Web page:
Heritage of Islam faces threat from within
AFTER THE Libyan revolution last year I spent several evenings in an open-air cafe next to the al-Sha’ab al-Dahmani mosque in Tripoli, drinking hot sweet tea with almonds and talking politics with Libyan friends.
Col Muammar Gadafy had fallen and for the first time in their lives they felt free. Now their liberty is under threat. At the end of August, a group of armed, bearded men seized a bulldozer and destroyed part of the mosque because it contains the graves of 16th-century Sufi saints. Such shrines, they said, are idolatrous.
I don’t suppose the men in the bulldozer had heard of William Dowsing. He was a Christian, not a Muslim, English, not Libyan, and he lived in the 17th century, not the 21st.
But as “commissioner for the destruction of monuments of idolatry and superstition” he was similarly determined to obliterate objects venerated by a different sect of his own religion.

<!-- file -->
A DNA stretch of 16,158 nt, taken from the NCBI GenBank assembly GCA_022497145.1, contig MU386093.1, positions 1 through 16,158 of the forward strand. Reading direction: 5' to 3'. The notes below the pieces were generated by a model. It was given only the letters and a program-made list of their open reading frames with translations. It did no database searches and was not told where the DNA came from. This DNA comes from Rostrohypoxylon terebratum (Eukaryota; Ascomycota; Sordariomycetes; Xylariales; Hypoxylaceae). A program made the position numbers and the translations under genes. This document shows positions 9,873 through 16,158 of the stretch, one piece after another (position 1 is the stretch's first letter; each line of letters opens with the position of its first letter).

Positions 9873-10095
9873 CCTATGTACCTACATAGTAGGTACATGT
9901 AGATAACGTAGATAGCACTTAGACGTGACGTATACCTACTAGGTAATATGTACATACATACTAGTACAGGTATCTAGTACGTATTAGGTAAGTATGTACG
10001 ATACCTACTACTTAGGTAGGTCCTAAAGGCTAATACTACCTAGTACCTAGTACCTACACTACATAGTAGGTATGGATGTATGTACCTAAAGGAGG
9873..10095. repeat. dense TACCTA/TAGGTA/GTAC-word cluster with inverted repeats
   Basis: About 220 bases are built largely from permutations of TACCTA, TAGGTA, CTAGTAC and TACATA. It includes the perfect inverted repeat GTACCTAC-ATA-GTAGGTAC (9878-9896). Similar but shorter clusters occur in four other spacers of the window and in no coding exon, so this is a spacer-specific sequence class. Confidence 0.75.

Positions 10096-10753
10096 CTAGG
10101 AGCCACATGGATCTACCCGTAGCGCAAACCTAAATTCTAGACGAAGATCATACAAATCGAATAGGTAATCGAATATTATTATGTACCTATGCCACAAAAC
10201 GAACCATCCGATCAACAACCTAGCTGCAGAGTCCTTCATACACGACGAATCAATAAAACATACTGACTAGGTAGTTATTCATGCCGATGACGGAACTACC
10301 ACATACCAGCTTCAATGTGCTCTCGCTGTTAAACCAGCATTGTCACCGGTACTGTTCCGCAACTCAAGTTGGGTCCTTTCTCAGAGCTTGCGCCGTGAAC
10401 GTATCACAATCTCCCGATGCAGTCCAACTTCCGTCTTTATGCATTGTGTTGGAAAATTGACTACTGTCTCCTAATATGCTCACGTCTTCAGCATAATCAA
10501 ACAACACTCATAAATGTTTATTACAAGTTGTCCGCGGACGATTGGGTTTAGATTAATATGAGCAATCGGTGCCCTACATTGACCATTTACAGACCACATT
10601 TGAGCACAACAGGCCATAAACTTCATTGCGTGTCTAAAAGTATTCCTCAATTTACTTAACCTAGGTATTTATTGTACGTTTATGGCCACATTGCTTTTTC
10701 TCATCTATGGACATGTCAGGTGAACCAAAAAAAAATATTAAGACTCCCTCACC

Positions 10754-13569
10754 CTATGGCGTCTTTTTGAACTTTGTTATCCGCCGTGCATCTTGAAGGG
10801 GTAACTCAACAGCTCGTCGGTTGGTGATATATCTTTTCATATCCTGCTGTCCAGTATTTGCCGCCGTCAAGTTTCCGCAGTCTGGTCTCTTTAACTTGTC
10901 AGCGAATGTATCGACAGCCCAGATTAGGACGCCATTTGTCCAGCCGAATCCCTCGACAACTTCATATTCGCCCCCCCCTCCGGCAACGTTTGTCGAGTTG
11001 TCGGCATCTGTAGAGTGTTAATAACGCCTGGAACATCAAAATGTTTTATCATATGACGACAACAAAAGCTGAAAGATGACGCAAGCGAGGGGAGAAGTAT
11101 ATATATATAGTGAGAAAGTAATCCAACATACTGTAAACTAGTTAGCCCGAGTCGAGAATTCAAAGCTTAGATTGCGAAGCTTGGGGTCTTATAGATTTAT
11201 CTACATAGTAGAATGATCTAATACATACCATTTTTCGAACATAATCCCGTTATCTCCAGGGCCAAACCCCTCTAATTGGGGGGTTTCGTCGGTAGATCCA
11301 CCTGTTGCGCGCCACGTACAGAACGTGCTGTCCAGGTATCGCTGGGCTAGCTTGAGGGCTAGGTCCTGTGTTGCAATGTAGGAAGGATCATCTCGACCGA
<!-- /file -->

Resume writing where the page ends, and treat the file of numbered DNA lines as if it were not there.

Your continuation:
It was during the English civil war when the Puritans, led by Oliver Cromwell, set about destroying crosses, statues of the Virgin Mary and all emblems of Catholicism (as well as wreaking terror across Ireland – but that’s another story).
“We pulled down two mighty great angells, with wings, and divers other angells . . . and about a hundred chirubims and angells,” wrote Dowsing after leading his henchmen into Peterhouse college chapel in Cambridge in December 1643. Countless works of art were lost to history.
Today’s Puritans are the Salafists, who follow the strict Wahhabi form of Islam practised in Saudi Arabia, and equate mystical Sufism with black magic.
They are not restricting themselves to Libya. I have just returned from Mali, where Salafists, led by al-Qaeda in the Maghreb, have taken control of the north of the country.
In July they demolished Sufi shrines in Timbuktu with pickaxes and mallets shouting “Allahu akbar” – “God is great”. The shrines, which date back to the 15th and 16th century when Timbuktu was a centre of Islamic learning, are made of mud, but residents of the fabled city rebuild them after each rainy season and still pray to the Sufi saints whose remains lie inside.
What disturbs people in both countries is the weakness of their governments in the face of these assaults. In Mali, the army ran away from a rebellion in the north. As politicians and soldiers squabble, the Islamists are on the march – last weekend, they took the small town of Douentza, south of Timbuktu, on the road to the capital, Bamako.